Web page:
Onboard computers have been standard for nearly 20 years now. And yet, they’re still relatively closed environments. Some of today’s vehicles come with their very own smartphone app, providing you with insight into the car’s health, fuel consumption, and more. But if you’ve got a car from a time passed, you’ll be left guessing.
We set out to create a product that gives you access to your car's data and makes driving more safe, efficient, and fun.
We looked at fundamental problems around how to improve the driver experience, and Automatic today solves a lot of them in a simple, easy-to-use, seamless experience.
Automatic learns about your driving style and gives you subtle audio cues when you do things that waste gas. It can explain what that pesky check engine light means, call 911 for you if there is an accident, and even remember where you parked your car.
Automatic is powered by a hardware adapter that was designed and engineered in-house. The Automatic Link plugs into the same port your mechanic uses when you take your car in for service. It’s easily accessible near the steering wheel.
The Link talks to your car’s onboard computer and syncs with your iOS and Android app to enhance your driving experience.
As head of design, I provided creative direction and worked very closely with independent contractors to develop the industrial design and brandmark.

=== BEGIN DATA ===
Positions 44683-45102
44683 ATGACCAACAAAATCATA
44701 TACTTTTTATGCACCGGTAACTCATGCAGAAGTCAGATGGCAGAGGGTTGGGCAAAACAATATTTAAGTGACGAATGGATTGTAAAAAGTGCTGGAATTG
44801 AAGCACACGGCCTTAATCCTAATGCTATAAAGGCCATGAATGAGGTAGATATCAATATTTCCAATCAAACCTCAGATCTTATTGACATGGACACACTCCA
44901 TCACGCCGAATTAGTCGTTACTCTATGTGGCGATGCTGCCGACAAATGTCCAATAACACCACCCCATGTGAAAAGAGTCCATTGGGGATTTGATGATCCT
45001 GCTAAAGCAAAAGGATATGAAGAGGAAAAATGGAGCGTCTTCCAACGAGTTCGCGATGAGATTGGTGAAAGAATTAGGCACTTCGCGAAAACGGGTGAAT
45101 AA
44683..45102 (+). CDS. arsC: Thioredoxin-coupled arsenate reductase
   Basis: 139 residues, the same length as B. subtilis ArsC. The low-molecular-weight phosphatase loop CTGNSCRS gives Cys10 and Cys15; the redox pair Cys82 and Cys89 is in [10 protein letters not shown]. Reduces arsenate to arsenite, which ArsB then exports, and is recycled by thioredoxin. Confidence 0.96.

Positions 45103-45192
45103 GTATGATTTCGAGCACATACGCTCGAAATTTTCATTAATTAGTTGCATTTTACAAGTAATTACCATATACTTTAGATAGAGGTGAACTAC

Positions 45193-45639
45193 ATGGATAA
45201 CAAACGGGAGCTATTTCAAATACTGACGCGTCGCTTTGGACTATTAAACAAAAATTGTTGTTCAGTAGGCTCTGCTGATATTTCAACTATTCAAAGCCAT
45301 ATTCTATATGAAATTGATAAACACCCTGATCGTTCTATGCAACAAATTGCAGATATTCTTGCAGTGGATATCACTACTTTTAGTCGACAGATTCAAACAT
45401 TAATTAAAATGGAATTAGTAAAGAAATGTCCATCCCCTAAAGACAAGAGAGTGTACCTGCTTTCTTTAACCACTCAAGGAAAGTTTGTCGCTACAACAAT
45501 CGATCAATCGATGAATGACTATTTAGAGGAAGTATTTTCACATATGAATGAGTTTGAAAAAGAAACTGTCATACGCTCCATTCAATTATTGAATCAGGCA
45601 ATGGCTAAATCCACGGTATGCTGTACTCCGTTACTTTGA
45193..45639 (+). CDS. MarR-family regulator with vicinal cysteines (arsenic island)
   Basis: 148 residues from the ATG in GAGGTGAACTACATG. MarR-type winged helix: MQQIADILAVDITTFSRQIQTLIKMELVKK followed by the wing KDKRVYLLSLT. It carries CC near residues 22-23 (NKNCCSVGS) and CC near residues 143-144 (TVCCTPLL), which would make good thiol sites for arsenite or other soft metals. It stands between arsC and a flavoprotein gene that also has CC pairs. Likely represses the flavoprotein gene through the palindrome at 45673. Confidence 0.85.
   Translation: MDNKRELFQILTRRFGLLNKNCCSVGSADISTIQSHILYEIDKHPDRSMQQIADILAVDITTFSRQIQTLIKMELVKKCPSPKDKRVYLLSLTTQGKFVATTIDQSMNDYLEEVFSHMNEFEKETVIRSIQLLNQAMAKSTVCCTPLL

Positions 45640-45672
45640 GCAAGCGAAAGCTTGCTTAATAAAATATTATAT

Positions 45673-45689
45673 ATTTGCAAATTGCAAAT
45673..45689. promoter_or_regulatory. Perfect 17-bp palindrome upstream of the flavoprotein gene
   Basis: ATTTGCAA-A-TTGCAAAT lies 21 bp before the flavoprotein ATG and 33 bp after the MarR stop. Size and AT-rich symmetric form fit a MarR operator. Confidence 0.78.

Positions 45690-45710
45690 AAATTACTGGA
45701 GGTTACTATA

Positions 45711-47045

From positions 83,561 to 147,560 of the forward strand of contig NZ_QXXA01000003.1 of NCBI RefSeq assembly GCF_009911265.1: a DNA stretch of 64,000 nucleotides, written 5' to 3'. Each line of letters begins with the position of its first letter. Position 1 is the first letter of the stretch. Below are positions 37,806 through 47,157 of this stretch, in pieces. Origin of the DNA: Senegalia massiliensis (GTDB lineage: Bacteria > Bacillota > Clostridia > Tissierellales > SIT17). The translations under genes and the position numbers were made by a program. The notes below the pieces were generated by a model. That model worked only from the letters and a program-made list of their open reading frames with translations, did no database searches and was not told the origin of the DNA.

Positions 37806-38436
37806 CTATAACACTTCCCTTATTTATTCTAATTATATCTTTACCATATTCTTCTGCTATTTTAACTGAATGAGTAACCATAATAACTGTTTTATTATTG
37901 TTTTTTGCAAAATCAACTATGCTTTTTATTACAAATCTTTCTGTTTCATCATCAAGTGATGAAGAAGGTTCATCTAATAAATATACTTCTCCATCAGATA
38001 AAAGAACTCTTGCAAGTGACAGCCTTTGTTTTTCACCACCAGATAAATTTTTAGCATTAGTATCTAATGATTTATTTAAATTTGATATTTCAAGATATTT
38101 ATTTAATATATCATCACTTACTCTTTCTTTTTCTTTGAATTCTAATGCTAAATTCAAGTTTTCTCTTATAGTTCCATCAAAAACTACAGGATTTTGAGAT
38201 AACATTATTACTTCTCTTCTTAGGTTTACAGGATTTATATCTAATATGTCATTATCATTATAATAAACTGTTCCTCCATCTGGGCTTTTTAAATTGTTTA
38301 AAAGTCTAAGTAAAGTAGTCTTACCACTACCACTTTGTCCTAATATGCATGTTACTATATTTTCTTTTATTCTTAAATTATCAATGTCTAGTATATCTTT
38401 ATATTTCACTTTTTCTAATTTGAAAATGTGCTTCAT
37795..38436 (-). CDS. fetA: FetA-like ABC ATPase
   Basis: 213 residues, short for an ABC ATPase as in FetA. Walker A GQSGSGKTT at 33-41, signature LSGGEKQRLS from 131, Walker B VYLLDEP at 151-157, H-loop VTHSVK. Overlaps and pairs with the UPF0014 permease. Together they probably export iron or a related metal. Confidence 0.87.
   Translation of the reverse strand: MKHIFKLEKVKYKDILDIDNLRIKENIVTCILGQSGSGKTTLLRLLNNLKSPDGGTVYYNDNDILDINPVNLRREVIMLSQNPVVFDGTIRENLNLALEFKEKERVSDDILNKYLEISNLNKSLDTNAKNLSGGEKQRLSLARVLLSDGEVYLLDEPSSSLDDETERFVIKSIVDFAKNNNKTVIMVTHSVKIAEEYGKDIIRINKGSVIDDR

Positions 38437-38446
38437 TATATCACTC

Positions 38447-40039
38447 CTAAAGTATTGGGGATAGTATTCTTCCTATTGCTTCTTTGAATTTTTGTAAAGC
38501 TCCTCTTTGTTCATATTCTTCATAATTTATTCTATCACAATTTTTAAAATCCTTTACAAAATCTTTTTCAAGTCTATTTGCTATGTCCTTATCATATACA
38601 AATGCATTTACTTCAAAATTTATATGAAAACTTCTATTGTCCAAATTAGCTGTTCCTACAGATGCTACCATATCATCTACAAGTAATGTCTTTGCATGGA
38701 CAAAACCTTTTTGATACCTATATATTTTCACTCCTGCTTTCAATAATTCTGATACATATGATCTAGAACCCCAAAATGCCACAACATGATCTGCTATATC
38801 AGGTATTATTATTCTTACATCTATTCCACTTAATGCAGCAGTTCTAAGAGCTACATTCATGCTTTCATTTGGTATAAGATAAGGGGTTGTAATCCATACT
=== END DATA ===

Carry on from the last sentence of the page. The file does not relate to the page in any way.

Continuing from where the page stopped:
After plugging the Automatic Link into your car, the companion app is where all the magic happens. In the app, you can learn why the check engine light came on, browse your weekly trips, learn about your driving habits, and more.
Because Automatic connects to your car's computer, it can learn about your driving habits and teach you how to improve your driving in order to save on gas.
For example, we used the accelerometer in the app to detect when you make a hard acceleration or hard brake and alert you by playing a chirp in the device.
I designed a timeline that shows your weekly trips. Tapping a trip card expands it and reveals a map showing the exact route and where your driving performance excelled.
However, I quickly found myself repeating a lot of information —the end destination of a trip is typically the beginning of the next trip.
In order to remove redundancy, I developed a system that used a fixed car over the scrolling timeline. The car acted as a cursor for the UI —it highlights a "selected" trip and changes the trip date and time accordingly.
The car quickly became a staple of the design. Our users had a strong emotional reaction to it and directly related it to their own car —one of their most prized possessions. As a result, the car became a good vehicle for introducing delight into the product.
For example, the car's lights turn on and off depending on which direction the user scrolls. We also allowed users to change the color of the car. Finally, for special occasions, we changed the car model to something more seasonal, like a Santa sled for Christmas.
Welcoming new users to Automatic was no small task. I designed the introductory product tour and a carefully crafted setup process, which walked you through connecting your Link to your car and pairing it with your phone.